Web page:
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Too Clever by Half, Royal Exchange, Manchester | reviews, news & interviews

Too Clever by Half, Royal Exchange, Manchester

Too Clever by Half, Royal Exchange, Manchester

Told by an Idiot usher in the silly season with a rambunctious Ostrovsky satire

Exposed: Dyfan Dwyfor and Hayley Carmichael in 'Too Clever by Half'Jonathan Keenan

You know it must be the holiday season when comic caper-loving Told by an Idiot run riot in the Royal Exchange. Expect the theatre of the absurd, with glimpses of Keystone Kops and Marx Brothers-style zaniness. This time, director Paul Hunter has delved into 19th-century Russia and come up with Alexandr Ostrovsky’s self-styled “savagely funny comedy” Too Clever By Half, in the late Rodney Ackland’s adaptation.

With its “gallery of grotesques”, as Ostrovsky called them, led or rather duped by the likeable rogue Gloumov, there’s plenty to go at. And you can rely on Hunter and his company to go at it full pelt. The play opens as a giant stuffed bear with torchlight eyes is wheeled in – and one of the characters steps out of its belly. Another emerges from under a tiger-skin rug. Gloumov’s dotty, recently bereaved mother, all in black with a black eyepatch, reveals her husband’s ashes kept in a fancy urn in the sideboard.

And so it goes on. We know what we’re in for: an action-packed OTT interpretation, full of visual gags and special effects. It is funny, but hidden away in there is a satire on a society where everyone is duplicitous. Gloumov, energetically yet smoothly played by Dyfan Dwyfor (pictured below), is Machiavellian in his deceptions, but he’s only human.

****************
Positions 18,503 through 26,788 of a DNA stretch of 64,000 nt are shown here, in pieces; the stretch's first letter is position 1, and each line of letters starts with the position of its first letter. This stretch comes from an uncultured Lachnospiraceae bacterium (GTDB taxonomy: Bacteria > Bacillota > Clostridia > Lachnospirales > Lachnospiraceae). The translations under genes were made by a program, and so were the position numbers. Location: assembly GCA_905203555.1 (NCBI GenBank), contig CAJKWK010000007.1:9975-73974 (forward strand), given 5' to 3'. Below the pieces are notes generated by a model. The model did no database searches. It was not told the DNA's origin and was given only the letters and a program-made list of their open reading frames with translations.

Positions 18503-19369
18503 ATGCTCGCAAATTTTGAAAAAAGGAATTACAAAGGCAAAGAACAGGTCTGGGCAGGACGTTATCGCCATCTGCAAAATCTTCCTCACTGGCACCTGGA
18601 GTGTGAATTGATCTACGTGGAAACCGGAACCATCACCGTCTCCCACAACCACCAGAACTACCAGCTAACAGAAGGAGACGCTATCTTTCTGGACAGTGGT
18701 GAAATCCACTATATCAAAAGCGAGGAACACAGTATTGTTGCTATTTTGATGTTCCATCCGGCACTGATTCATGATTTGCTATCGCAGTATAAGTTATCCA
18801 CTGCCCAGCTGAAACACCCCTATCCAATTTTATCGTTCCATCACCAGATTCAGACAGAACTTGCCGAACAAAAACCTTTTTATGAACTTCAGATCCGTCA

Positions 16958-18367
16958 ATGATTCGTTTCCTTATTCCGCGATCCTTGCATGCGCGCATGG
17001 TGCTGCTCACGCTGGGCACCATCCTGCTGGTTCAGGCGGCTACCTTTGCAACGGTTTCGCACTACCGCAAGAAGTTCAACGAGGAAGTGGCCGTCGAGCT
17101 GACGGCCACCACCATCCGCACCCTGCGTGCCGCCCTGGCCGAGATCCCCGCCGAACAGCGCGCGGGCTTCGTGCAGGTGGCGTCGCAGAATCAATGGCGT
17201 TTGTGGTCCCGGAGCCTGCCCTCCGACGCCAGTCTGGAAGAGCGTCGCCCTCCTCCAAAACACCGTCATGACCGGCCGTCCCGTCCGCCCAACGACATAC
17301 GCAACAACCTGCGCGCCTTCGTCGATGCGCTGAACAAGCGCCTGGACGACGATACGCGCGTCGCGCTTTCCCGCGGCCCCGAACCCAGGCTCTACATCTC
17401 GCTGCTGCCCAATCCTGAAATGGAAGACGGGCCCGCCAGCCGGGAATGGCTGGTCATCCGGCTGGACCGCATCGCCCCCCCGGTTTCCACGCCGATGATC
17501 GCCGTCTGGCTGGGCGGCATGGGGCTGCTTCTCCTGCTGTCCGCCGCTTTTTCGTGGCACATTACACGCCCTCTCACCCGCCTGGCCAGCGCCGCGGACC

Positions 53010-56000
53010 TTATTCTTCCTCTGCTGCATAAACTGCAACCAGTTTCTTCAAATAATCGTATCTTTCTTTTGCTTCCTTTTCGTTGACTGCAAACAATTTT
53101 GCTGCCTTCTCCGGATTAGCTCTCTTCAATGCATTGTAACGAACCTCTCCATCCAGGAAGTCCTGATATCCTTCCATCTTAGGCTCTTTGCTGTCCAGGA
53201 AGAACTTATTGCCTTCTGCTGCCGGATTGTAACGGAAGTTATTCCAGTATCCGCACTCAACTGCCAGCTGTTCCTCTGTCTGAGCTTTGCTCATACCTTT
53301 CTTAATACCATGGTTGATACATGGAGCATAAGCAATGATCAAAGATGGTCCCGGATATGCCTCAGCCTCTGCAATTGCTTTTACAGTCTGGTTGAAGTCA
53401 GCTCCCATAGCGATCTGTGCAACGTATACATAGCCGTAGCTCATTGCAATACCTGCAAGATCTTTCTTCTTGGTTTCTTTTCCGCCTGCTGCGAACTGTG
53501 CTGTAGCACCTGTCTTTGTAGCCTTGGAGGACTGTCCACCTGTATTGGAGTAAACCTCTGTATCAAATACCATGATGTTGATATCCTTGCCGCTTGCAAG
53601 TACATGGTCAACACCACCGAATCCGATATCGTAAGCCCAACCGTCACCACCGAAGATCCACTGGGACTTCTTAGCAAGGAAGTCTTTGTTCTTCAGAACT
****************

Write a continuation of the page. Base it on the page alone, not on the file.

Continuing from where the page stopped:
Hunter has moved the play on by a century, from 1868 to 1960s Moscow, giving it a sharper political edge though it's muted by the desire to amuse. Ostrovsky was looking at an affluent Moscow, even then moving into a market economy, with all the human frailties that get-rich opportunities expose.  When Eisenstein produced the play in the 1920s, he used it to attack the relaxation of anti-capitalist laws in the post-revolutionary period. The relevance to our own times, too, is apparent.

Gloumov is a social climber who flatters and deceives, using people to get on in life even if it means marrying just to get a dowry of 20,000 roubles. The play’s subtitle is The Diary of a Scoundrel and Gloumov does indeed keep a diary. In the end it is stolen and read aloud to his gathered victims. He is exposed for what he is, but they also see themselves exposed – and yet find that he is the ringmaster they can’t live without.

Hunter has a 15-strong athletic and versatile cast, splendidly choreographed by Georgina Lamb as they make quick entries and exits and move smartly round the set. And there are all those “grotesques”, such as Kroutitsky, “an old man of importance”, apopletically realised by Nick Haverson, funny walks and all. Hayley Carmichael, co-founder and co-artistic director of Told by an Idiot, is wonderfully amusing as Gloumov’s seductive aunt Kleopatra, who falls for the bounder and is deceived by his apparent desire. She and Dwyfor play up to and off each other beautifully. At the height of their “affair”, Gloumov appears in gold jacket and boater as Matt Monroe croons, before disappearing aloft on a trapeze. At the end of the affair, Kleopatra aims to hang herself, but can’t quite reach the suspended noose. The silly season is up and running. Let the holidays begin.

We know what we’re in for: an action-packed OTT interpretation, full of visual gags and special effects


Editor Rating: 
Average: 4 (1 vote)

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